Moreover, while the minority did not need to pronounce on the legality of contracts with perpetual terms, it did imply that they would be generally upheld if the parties expressly stipulated such a term.
My immediate reaction in reading the clause, without the benefit of doctrinal analysis on contract interpretation, was that Uniprix would be bound in perpetuity. If I had been asked by a client to draft a contract of successive performance wherein one party could elect not to renew every five years, and the other party could elect to terminate at any time on reasonable notice, then those are pretty much the words I would have used.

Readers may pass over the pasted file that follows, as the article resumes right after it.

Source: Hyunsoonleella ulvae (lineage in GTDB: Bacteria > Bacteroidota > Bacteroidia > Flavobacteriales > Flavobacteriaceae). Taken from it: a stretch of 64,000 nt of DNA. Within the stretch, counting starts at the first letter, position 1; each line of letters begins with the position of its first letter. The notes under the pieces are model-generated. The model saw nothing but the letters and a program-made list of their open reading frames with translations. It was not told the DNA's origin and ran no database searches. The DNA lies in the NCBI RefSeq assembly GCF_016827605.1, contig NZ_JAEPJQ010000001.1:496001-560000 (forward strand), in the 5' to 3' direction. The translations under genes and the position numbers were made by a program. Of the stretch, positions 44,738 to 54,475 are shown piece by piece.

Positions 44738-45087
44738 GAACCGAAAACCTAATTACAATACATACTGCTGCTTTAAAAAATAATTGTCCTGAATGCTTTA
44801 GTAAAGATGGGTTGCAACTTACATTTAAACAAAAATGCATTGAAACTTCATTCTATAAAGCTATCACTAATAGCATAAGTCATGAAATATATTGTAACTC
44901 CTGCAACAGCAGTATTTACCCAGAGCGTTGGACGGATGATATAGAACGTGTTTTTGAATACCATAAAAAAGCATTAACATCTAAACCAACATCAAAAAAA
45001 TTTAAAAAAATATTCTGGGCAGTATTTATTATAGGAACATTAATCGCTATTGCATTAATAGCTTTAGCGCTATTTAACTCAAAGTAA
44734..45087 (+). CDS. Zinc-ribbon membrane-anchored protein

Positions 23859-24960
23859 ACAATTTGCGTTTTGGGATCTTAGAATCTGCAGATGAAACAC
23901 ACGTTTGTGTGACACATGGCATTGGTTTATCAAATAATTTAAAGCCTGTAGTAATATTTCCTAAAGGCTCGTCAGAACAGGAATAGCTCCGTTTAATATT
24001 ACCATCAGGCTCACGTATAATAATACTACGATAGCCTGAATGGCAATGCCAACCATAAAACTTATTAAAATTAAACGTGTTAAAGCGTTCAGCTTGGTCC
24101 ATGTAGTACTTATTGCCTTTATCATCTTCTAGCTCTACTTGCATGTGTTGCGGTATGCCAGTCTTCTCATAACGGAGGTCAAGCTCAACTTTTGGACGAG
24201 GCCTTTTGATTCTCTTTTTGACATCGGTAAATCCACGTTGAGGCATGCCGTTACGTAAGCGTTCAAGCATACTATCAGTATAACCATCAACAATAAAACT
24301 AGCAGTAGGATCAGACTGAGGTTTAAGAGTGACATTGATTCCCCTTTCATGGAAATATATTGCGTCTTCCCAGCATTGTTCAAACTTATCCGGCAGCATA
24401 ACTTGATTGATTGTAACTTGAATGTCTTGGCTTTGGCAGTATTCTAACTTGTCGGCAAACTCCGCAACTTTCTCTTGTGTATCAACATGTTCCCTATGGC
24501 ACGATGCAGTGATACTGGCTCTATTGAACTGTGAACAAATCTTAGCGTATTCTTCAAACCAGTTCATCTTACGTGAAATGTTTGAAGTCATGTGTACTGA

However, the term of the contract could have equally stated the opposite in clear terms: in the absence of a notice of non-renewal or breach, Uniprix is bound in perpetuity.
In other words, there is no substitute for clarity. In this respect, the closing words of the minority are apt:
I acknowledge that the civil law’s workings in this case are somewhat complex. But, as always, its underlying rationale is simple. A court should not forever wed two parties in an unhappy marriage where only one of them has an avenue for exit, in the absence of express vows to that effect. In other words, in characterizing the term of a contract, perpetuity should not be inferred.
The author would like to thank Tania Djerrahian for her review and helpful comments on earlier drafts of this blog. The views (and any errors) belong to the author only.